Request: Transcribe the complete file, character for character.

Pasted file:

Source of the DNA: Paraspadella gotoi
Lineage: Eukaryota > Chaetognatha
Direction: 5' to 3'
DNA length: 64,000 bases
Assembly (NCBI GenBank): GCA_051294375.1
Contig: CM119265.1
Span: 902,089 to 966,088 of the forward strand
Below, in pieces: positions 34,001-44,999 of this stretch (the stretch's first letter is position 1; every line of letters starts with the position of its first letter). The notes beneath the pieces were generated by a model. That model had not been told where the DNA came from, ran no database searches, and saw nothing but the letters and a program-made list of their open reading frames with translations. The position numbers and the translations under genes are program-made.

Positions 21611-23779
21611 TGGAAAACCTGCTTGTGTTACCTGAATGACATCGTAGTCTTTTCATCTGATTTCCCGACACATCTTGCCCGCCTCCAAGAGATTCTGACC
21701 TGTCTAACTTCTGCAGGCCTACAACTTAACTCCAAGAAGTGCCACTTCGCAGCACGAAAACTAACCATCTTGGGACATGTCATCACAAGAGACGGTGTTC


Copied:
Source of the DNA: Paraspadella gotoi
Lineage: Eukaryota > Chaetognatha
Direction: 5' to 3'
DNA length: 64,000 bases
Assembly (NCBI GenBank): GCA_051294375.1
Contig: CM119265.1
Span: 902,089 to 966,088 of the forward strand
Below, in pieces: positions 34,001-44,999 of this stretch (the stretch's first letter is position 1; every line of letters starts with the position of its first letter). The notes beneath the pieces were generated by a model. That model had not been told where the DNA came from, ran no database searches, and saw nothing but the letters and a program-made list of their open reading frames with translations. The position numbers and the translations under genes are program-made.

Positions 21611-23779
21611 TGGAAAACCTGCTTGTGTTACCTGAATGACATCGTAGTCTTTTCATCTGATTTCCCGACACATCTTGCCCGCCTCCAAGAGATTCTGACC
21701 TGTCTAACTTCTGCAGGCCTACAACTTAACTCCAAGAAGTGCCACTTCGCAGCACGAAAACTAACCATCTTGGGACATGTCATCACAAGAGACGGTGTTC